7. Targetting the Bottom of The Pyramid
In 2004 the late C.K. Prahalad published a book called The Fortune at the Bottom of the Pyramid where he presents the thesis that there is an immense market potential in the strata of currently 4 billion poor people on our planet – the bottom of the global wealth pyramid. To this day, the majority of startups are concentrated in the world’s wealthy countries despite 85 % of the world’s population living in poorer countries. Advocates of bottom of the pyramid business models argue that ventures can succeed by specifically targetting poor global demographics and their specific needs and capacities because sheer numbers will make up for limited purchasing power. Moreover, such an approach can help integrate excluded demographics into the planetary economy and help tackle important planetary challenges like poverty, access to knowledge and opportunities, water, energy and environmental preservation.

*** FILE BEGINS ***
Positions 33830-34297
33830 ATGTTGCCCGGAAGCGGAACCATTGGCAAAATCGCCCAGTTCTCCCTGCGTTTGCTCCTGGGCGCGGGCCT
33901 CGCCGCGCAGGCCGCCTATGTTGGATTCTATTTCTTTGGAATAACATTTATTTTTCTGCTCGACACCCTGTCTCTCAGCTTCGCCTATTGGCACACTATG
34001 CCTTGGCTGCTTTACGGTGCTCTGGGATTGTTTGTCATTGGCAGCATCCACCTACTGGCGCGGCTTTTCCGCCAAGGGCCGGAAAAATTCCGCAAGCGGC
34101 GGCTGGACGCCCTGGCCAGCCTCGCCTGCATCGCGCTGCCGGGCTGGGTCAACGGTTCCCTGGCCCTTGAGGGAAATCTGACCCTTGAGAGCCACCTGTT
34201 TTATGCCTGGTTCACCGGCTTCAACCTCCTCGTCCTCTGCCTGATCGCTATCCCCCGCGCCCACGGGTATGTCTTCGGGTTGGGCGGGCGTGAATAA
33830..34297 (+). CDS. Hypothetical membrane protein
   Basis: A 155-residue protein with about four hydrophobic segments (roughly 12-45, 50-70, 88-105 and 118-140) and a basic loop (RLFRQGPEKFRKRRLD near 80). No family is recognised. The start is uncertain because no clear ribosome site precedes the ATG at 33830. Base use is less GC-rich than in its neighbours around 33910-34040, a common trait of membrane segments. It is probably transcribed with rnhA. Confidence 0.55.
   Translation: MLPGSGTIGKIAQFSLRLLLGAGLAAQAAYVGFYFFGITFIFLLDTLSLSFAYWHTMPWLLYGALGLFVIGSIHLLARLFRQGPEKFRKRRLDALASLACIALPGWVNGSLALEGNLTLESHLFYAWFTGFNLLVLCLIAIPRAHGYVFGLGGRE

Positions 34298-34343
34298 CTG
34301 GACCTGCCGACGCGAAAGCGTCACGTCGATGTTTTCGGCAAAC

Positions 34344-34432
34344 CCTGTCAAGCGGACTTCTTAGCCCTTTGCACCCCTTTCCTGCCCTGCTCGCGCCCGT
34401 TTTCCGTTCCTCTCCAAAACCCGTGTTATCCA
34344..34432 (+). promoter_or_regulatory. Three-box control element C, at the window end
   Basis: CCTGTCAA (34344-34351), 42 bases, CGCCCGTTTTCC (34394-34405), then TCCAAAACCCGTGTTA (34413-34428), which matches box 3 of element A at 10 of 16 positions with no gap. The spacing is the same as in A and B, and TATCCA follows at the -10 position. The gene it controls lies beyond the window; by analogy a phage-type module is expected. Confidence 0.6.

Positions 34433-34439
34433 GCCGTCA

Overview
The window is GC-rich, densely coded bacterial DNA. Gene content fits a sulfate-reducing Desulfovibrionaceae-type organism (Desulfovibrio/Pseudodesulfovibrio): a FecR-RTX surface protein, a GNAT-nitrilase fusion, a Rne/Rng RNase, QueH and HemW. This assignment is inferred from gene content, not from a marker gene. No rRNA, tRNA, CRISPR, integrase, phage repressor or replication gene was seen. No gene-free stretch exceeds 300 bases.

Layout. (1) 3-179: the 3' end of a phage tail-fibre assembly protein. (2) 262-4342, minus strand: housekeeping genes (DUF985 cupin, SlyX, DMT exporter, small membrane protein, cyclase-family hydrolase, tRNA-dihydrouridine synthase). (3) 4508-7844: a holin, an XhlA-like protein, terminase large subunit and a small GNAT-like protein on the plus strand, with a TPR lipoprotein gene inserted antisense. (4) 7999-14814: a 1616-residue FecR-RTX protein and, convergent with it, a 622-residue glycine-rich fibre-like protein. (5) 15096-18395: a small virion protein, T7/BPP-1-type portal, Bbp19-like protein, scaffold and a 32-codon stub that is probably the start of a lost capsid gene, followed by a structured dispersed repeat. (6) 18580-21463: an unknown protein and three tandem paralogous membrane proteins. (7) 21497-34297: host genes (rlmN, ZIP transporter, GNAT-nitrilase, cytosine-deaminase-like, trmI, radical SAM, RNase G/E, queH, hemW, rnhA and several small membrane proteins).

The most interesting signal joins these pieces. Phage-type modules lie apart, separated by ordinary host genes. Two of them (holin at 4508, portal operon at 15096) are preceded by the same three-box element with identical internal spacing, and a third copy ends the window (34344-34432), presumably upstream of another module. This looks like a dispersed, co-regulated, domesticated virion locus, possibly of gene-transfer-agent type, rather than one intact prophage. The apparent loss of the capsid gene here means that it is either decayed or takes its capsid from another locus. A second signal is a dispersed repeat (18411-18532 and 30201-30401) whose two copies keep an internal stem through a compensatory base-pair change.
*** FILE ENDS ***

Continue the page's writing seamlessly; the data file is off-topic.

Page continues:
The venture approach to developing the bottom of the pyramid is closely related to impact investing which seeks to replace largely inefficient aid and philantropy with the much more promising approach of directing sustainable investment funds into projects that are economically viable while producing beneficial social and environmental outcomes. While some argue that impact investing may be the next venture capital the relation seems in fact to be of a complementary nature as there is now also a proliferation of VC firms like Ignia which focusses on bottom of the pyramid ventures in Mexico, or a range of similar VC firms that have recently emerged in India and other geographies in the Global South.